I’m sick of this!  But not of that:   Can you fire an employee for working another job while on sick leave?

An employee may be disciplined (including fired) for fraudulent sick leave, but does this include an employee working another job while on sick leave?  Possibly, though employers should exercise caution before pulling the trigger. In United Food & Commercial Workers, Local 1518 (Sidhu Grievance) v. Sobeys West. Inc., [2016] B.C.C.A.A.A. No. 148 [“Sidhu”], the grievor, … Continue reading

Employers may be justified in requesting an independent medical examination as part of the procedural aspect of the duty to accommodate

  Jurisprudence on independent medical examinations (IME) in the context of the employer’s duty to accommodate is sparse.  The Ontario Superior Court of Justice recently provided much-needed guidance in Bottiglia v Ottawa Catholic School Board.  In Bottiglia, the Court held that in certain circumstances, an employer may be justified in requesting an IME as part … Continue reading

Employer ordered to pay $141,000 for tort of harassment and intentional infliction of mental suffering at the workplace

In a previous post on this blog, we discussed how an employer’s non-compliance with workplace harassment and violence provisions of the Occupational Health and Safety Act resulted in a $70,000 fine ordered against the employer. Recently, the Superior Court reminded employers of the importance of ensuring that a harassment-free workplace is maintained and that all … Continue reading

The German law on employee participation is compatible with European law

On July 18th 2017 the European Court of Justice (ECJ) held, that employees of a subsidiary located in the territory of another member state do not have the right to vote and stand as a candidate in elections of workers’ representatives on the supervisory board of the German parent company of that group and that such … Continue reading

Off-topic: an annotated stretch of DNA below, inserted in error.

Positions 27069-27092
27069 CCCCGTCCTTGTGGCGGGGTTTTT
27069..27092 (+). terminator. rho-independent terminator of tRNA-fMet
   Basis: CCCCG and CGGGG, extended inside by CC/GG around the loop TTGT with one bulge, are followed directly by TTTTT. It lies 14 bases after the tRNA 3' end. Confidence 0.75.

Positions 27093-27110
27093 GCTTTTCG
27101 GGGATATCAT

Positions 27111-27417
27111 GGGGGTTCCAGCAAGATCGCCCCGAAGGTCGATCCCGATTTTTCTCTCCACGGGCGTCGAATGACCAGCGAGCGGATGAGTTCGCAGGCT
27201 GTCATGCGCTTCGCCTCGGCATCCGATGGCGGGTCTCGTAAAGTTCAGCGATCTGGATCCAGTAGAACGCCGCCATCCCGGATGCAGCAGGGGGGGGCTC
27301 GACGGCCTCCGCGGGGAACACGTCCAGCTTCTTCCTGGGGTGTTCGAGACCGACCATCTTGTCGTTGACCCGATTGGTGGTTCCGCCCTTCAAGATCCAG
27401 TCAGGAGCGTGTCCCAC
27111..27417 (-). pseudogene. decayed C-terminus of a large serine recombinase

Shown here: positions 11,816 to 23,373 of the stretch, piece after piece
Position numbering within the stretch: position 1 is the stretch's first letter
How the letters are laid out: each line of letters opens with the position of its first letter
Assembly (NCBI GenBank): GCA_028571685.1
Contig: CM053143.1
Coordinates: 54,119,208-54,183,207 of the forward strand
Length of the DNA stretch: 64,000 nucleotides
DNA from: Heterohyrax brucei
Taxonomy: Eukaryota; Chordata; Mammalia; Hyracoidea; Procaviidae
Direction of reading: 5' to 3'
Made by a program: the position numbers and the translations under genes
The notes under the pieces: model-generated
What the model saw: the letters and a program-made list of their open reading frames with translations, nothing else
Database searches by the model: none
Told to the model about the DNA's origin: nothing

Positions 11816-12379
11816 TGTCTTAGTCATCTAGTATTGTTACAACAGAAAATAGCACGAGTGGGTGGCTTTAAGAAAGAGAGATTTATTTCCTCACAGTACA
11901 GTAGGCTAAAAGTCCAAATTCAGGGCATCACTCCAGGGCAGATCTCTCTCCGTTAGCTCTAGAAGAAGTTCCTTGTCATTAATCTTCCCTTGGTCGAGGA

An important decision on the implementation of drug and alcohol policies in safety-sensitive workplaces issued by the Supreme Court of Canada

Yesterday, the Supreme Court of Canada issued a much awaited judgment on an appeal from an Alberta Court of Appeal decision in the Stewart v. Elk Valley Coal Corp. case. Mr. Stewart (the Appellant) worked in a mine operated by the Elk Valley Coal Corporation, driving a loader. As a means to ensure safety in … Continue reading

Do employees who are pregnant or on maternity leave enjoy any special protection in the event of redundancy in South Africa?

Under South African Labour Law, employees who are pregnant or on maternity leave enjoy extensive protection from discriminatory conduct and dismissal if such discrimination or dismissal is directly or indirectly based on their pregnancy. In terms of section 187(1)(e) of the Labour Relations Act, 1995 (LRA), any dismissal based on pregnancy is an automatically unfair … Continue reading

Do employees who are pregnant or on maternity leave enjoy any special protection in the event of redundancy in France?

As is the case in many other countries (particularly countries in the European Union, which are covered by EU Directive 92/85/CEE dated 19 October 1992), France has implemented a full set of rules with the goal of protecting pregnant employees or employees on maternity leave against illegitimate termination of their employment contract. These protections also … Continue reading